Friday, May 21, 2004

An active kind of death zone

The government’s attempt to prosecute Greenpeace using an 1872 law aimed at keeping brothel-keepers off ships was laughed out of court.

Dennis Hastert lectured John McCain about sacrifices in wartime. Really.

And no, Hastert slimed his way out of Vietnam.

Hastert also mocked McCain’s credentials as a Republican. Honestly, can we have an exchange of prisoners, on a bridge in Berlin on a foggy night, where McCain joins the D’s (admittedly, on its right wing), and the R’s have to take Zel Miller?

I find that through an oversight I’ve failed to mention William “My God Can Beat Up Your God” Boykin’s role in getting the Abu Ghraib torture-and-comic-photo center up and running. In fact, that’s why he couldn’t be fired last fall, despite being the poster boy for the invasion of Iraq as holy crusade (Americans may have forgotten about Boykin quickly, but I had a new alert set up at, and believe me the Arabic media figured out a way to insert him into every story for months).

Kerry has promised that if he’s elected, virtually all US troops will be out of Iraq by the end of his first term. Um, that’s 2009. The AP notes that he’s using the same peace-with-honor language as Nixon in 1968. In an interview with AP, he used the sort of language that will make him the 2nd D prez candidate to be soundly trounced by Dubya in debates: “Look, you may have some deployments of people for a long period of time in the Middle East depending on what the overall approach to the Middle East is. I'm not going to tell you we won't shift deployments from one place to another, but we're not going to be engaged in an active kind of death zone the way we are today.” Also, he has to stop saying that he’s going to get other countries to send troops. That will not happen, and no one believes it will, including Kerry.

By the way, have you been reading the “Kerryisms” on Slate?
(I like a URL that tells you what it is)
This story is no surprise to the few of us who haven’t forgotten that the US military arrested the wives and mothers of generals and other Iraqis they wanted to surrender themselves. Another fine old Iraqi custom, like torture and rape, to which American occupiers adopted like a duck to water.

Jon Stewart’s commencement address at William & Mary:
Lets talk about the real world for a moment. We had been discussing it earlier, and I…I wanted to bring this up to you earlier about the real world, and this is I guess as good a time as any. I don’t really know to put this, so I’ll be blunt. We broke it. ...

But here’s the good news. You fix this thing, you’re the next greatest generation, people. You do this—and I believe you can—you win this war on terror, and Tom Brokaw’s kissing your ass from here to Tikrit, let me tell ya. And even if you don’t, you’re not gonna have much trouble surpassing my generation. If you end up getting your picture taken next to a naked guy pile of enemy prisoners and don’t give the thumbs up you’ve outdid us.

The whole thing here.

Gay Republicans in North Carolina are shocked to discover that non-gay Republicans in North Carolina don’t like gay Republicans.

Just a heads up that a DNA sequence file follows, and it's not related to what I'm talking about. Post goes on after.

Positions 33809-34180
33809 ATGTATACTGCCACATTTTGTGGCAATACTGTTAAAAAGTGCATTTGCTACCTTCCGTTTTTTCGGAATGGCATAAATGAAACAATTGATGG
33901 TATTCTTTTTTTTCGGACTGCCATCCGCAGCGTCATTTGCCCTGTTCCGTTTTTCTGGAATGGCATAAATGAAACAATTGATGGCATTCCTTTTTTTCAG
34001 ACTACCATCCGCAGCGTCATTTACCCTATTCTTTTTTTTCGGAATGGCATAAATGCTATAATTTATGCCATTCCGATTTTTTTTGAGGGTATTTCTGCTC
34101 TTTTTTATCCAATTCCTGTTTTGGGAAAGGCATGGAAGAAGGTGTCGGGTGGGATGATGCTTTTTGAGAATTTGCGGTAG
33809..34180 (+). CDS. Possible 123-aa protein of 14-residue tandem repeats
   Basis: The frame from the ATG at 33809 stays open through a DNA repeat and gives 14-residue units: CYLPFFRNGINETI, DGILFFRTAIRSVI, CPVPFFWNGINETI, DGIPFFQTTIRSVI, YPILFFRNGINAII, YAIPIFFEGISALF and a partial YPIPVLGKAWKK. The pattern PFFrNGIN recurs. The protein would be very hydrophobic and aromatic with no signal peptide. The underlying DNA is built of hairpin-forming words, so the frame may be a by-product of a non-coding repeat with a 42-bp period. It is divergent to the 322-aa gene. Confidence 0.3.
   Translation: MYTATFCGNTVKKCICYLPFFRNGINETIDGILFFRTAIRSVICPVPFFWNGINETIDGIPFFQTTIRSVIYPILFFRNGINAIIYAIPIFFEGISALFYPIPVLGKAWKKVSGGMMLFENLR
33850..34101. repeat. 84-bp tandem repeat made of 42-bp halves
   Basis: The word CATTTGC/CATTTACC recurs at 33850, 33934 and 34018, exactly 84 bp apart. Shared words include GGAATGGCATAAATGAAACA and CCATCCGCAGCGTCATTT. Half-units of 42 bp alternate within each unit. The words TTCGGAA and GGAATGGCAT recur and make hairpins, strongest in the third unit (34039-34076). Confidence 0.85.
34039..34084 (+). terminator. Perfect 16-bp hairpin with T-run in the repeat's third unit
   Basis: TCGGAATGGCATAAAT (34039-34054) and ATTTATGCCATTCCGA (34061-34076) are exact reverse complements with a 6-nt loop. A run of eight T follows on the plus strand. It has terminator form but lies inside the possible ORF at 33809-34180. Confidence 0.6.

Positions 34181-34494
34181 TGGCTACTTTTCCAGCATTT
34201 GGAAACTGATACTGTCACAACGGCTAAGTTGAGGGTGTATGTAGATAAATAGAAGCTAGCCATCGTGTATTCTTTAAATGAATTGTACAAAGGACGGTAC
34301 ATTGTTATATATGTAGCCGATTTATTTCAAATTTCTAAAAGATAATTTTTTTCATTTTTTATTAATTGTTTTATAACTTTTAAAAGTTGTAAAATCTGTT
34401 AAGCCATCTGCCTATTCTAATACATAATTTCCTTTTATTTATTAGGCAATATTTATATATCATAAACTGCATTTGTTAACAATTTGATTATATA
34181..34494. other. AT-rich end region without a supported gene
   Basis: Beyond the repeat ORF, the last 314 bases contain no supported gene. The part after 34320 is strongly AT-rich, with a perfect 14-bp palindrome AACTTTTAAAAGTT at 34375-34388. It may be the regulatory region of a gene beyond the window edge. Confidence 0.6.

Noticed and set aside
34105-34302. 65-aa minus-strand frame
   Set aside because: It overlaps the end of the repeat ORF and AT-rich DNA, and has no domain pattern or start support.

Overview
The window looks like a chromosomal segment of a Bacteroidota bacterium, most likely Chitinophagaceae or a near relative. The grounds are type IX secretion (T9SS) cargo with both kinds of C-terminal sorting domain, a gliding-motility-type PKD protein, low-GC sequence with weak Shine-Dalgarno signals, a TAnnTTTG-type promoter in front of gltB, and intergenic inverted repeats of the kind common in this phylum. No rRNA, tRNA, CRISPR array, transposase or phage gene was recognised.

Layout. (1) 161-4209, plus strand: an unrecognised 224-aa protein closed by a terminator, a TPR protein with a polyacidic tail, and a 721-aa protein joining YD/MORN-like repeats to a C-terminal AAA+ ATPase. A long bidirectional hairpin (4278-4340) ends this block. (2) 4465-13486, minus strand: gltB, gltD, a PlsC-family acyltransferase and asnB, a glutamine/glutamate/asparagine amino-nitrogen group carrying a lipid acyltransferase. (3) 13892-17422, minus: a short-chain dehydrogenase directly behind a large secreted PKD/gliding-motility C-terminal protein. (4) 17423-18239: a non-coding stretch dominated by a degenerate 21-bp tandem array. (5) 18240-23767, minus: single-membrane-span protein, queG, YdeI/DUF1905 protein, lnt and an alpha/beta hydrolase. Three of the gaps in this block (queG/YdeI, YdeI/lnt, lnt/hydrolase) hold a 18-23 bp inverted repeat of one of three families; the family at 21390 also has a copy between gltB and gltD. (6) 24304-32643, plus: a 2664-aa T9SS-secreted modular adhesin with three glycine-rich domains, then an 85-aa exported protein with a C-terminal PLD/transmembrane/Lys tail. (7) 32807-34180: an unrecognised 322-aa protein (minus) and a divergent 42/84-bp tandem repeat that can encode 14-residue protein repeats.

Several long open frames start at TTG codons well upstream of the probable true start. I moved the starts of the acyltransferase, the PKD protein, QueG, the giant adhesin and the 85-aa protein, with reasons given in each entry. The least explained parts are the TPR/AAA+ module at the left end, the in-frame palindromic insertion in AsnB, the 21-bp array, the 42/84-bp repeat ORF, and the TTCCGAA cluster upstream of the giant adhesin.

What is it with the military and thumbs up?

Another Write your own Tom Friedman column, totally different from the last one I sent. And funnier.

Yesterday, the US couldn’t keep its story straight over whether it bombed a house or a wedding party, whether they did it with planes or helicopters. It’s still not clear today, with footage of the mass burials going all over the Arab world. The US’s response: to demand the name of the cameraman from Al Arabiya. The Marine general in charge claims not to understand how all those women and children got dead, although “bad things happen in wars,” but says “These were more than two dozen military-age males. Let's not be naive.” There should be another, what, eight million military-age males, so let’s get cracking! The Indy comprehensively demolishes the US case. Mark Kimmitt, M.M., defends the massacre by darkly observing that guns, Syrian passports and a satellite phone were found. Wedding gifts? Seriously, guns in Iraq not a big surprise, Syrian passports 10 miles from the Syrian border--what are the odds? a satellite phone in an area with no other phone service... The general poo-poos that there would be a wedding in “the middle of the desert 10 miles from the Syrian border... 80 miles from the nearest civilisation”. The survivors respond: that’s where we live, you moron! They also say they did not fire guns off (and certainly not at 2 in the morning, when the attack occurred). This is the first report that answers the obvious question: the bride and groom did both survive. The musicians did not.

Guardian editorial, “Lies about Crimes.”

The FDA bans gay men donating sperm anonymously. Is sperm a food or a drug?

So what to make of the raid on Chalabi’s home? So many reasons have been given for it--thefts of Iraqi government property, currency fraud, his militia is extorting people, giving intelligence to Iran, to make him look good to the Iraqis, he was plotting a coup, and half a dozen I can’t think of at the moment--and most of them good, unlike the reasons for the invasion of Iraq, so many of them false and so many provided by Chalabi. Poetic justice, or something. American policy in Iraq right now is so disjointed and incoherent that I can’t even guess how this fits in. Heard Rumsfeld actually insist that the US had nothing to do with this (a lie), knew nothing about it (a lie no sane person would believe), you should really ask the Iraqis.

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